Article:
Thank you Glen_M. That is what is so weird about it. I have no idea why they would do that and not unsecure me. So weird.
Not knowing any other details about your credit history, I would guess that you have a thin file or short history, and your file came up for some kind of review at the 1-yaer mark -- you could have fallen into a 'bucket' that didn't qualify for a graduaiton yet, but they want to keep you as a customer, and the accountants have determined that offering you something like a reduced APR would make you more willing to wait until the next automated review without ditching their product/service.
This is purely my opinion but it is a TINY BIT based on conversations I had with clients who were senior accountants at two huge credit banks - the types of folks who actually fund the underwriters.
First of all, Discover doesn't finance all credit cards themselves, they use ABS (see my post) to get investors to fund credit cards. The APR rate offered on a card may be directly tied to the person's risk profile (not just credit score) and their risk profile internally is part of how a bank puts a specific person's specific credit card into an ABS tranch. So at 24.99% you may be in the D class tranch (subprime but not the worst) for example.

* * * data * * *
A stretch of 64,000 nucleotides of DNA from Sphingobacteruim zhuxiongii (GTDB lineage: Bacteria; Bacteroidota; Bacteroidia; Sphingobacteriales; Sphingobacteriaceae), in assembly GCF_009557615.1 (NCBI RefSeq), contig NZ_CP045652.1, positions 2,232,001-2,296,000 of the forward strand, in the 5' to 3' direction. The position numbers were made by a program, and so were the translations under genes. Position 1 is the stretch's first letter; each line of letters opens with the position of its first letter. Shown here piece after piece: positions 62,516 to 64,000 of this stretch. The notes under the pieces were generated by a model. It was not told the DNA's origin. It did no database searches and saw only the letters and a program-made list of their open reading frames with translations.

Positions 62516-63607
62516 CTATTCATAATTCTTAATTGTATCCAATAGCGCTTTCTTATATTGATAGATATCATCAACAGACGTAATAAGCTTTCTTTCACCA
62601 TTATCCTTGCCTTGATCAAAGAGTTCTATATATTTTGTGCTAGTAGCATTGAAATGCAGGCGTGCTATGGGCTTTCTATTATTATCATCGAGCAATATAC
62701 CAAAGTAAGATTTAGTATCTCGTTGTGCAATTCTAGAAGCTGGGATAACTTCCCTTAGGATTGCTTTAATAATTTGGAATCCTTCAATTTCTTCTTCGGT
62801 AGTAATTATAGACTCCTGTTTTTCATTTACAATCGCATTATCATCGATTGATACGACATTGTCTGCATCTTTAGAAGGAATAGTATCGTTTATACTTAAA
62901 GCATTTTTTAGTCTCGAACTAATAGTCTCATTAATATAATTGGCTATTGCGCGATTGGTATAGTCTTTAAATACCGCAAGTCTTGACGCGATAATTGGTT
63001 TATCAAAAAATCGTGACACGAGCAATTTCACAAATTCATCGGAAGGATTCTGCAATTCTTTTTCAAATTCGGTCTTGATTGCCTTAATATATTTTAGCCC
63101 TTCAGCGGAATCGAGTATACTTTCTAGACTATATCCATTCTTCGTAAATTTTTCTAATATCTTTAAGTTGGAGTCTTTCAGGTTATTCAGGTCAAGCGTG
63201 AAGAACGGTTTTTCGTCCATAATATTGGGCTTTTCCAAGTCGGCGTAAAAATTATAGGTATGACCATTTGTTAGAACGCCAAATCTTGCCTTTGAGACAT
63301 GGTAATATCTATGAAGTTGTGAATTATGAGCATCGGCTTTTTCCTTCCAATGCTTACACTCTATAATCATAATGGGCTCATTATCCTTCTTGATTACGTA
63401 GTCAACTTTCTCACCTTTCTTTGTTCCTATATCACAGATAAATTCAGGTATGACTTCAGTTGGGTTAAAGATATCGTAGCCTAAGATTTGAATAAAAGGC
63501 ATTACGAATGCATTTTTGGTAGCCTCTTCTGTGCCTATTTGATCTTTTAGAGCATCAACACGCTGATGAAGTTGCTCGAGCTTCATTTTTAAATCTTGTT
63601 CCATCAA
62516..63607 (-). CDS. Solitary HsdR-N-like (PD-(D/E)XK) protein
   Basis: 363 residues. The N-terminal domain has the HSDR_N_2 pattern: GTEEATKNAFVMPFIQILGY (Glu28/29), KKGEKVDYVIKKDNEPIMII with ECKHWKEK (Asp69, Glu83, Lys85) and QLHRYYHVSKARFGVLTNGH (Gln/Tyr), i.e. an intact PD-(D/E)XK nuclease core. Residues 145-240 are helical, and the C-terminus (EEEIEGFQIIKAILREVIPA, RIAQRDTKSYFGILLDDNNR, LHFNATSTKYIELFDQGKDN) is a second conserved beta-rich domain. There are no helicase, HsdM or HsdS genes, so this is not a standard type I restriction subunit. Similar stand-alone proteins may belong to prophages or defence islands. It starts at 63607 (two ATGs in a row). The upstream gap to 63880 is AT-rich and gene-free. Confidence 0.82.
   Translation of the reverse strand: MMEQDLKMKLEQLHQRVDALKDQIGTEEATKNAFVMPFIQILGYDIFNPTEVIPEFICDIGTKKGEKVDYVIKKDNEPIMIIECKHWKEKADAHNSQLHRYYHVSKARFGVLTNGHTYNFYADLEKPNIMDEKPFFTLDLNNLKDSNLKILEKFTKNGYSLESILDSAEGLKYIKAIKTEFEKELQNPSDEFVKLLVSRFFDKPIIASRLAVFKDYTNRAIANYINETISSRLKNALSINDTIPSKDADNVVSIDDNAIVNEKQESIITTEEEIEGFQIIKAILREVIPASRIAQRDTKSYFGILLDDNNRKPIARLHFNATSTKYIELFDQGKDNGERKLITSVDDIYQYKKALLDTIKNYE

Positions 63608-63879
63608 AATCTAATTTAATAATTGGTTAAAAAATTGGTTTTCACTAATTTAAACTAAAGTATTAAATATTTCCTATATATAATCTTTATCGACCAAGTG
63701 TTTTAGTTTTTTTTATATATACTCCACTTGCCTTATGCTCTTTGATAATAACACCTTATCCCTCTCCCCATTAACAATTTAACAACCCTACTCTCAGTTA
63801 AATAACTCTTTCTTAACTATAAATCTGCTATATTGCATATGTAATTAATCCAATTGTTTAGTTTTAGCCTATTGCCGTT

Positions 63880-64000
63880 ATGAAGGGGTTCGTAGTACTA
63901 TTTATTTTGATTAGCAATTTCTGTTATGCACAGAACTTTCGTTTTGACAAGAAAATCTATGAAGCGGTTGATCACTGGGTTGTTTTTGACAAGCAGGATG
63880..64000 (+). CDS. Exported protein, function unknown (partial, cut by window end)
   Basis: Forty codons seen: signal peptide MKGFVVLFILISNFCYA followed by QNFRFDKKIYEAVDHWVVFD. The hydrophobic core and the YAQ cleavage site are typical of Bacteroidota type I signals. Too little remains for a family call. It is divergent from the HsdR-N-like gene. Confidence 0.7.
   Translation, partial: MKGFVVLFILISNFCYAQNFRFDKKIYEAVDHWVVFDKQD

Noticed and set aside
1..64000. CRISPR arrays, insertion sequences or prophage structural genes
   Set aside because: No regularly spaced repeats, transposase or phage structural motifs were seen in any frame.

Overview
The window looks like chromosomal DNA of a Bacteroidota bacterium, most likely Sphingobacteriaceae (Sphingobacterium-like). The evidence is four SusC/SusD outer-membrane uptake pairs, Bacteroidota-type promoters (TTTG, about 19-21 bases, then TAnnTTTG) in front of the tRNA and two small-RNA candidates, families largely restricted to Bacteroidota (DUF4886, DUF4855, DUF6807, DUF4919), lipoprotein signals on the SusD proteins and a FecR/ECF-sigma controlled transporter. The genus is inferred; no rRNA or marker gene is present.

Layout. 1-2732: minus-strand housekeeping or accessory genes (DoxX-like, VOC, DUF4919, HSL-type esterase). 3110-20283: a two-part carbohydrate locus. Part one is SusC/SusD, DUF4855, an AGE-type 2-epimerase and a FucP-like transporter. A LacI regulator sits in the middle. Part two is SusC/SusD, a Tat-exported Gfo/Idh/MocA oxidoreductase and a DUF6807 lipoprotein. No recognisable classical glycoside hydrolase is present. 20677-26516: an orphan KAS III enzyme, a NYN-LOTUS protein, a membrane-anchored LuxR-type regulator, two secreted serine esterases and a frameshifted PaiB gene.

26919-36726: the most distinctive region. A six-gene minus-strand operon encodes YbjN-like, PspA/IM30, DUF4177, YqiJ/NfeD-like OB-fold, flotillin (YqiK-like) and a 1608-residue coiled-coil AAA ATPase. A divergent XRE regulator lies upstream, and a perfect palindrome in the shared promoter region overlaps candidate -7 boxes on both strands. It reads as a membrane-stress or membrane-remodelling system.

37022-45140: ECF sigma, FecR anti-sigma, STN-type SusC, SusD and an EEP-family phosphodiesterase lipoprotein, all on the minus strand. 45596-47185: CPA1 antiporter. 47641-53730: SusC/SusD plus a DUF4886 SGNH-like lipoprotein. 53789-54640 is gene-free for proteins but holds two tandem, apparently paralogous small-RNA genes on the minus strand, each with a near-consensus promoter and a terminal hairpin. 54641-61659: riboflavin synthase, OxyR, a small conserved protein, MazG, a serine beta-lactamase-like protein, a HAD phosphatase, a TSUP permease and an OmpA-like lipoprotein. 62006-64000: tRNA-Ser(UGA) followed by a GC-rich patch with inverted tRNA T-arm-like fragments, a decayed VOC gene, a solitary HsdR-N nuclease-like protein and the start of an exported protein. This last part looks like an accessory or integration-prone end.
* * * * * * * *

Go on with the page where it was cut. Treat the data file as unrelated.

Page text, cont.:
At some point in a person's credit life, their risk profile may change enough that a bank sees a profit by including them in a different ABS tranch. Tranches are complex beasts, with individual credit lines sometimes being stuck in one tranch for 5 years but in other cases they may be "sold" to a different tranch to make room for someone else. Computers and AI algorithms calculate this, not humans.
If you're given a lower APR, it's feasible it's because the bank wants to bounce that card from a D tranch to a B tranch (better) for whatever reason. Maybe it's because a bunch of B tranch card holders closed their accounts and investors want returns. Maybe it's because your risk profile is desirable for a different tranch. We will never know, customer service agents will look at you like you're an alien if you bring it up, and even the EO can't help you because the EO doesn't manage the ABS corporation subsidiary!
When you sign up for credit, you are a customer of the credit bank. The credit bank needs funds to finance your credit card, so they assign you to a subsidiary investment bank that markets your profile to investors with a bunch of other creditors. You have absolutely zero relationship with the investment bank so you can't call and ask about it.
But that's my take on APR reductions and why some folks get it, some don't, and some folks get it automatically without asking.
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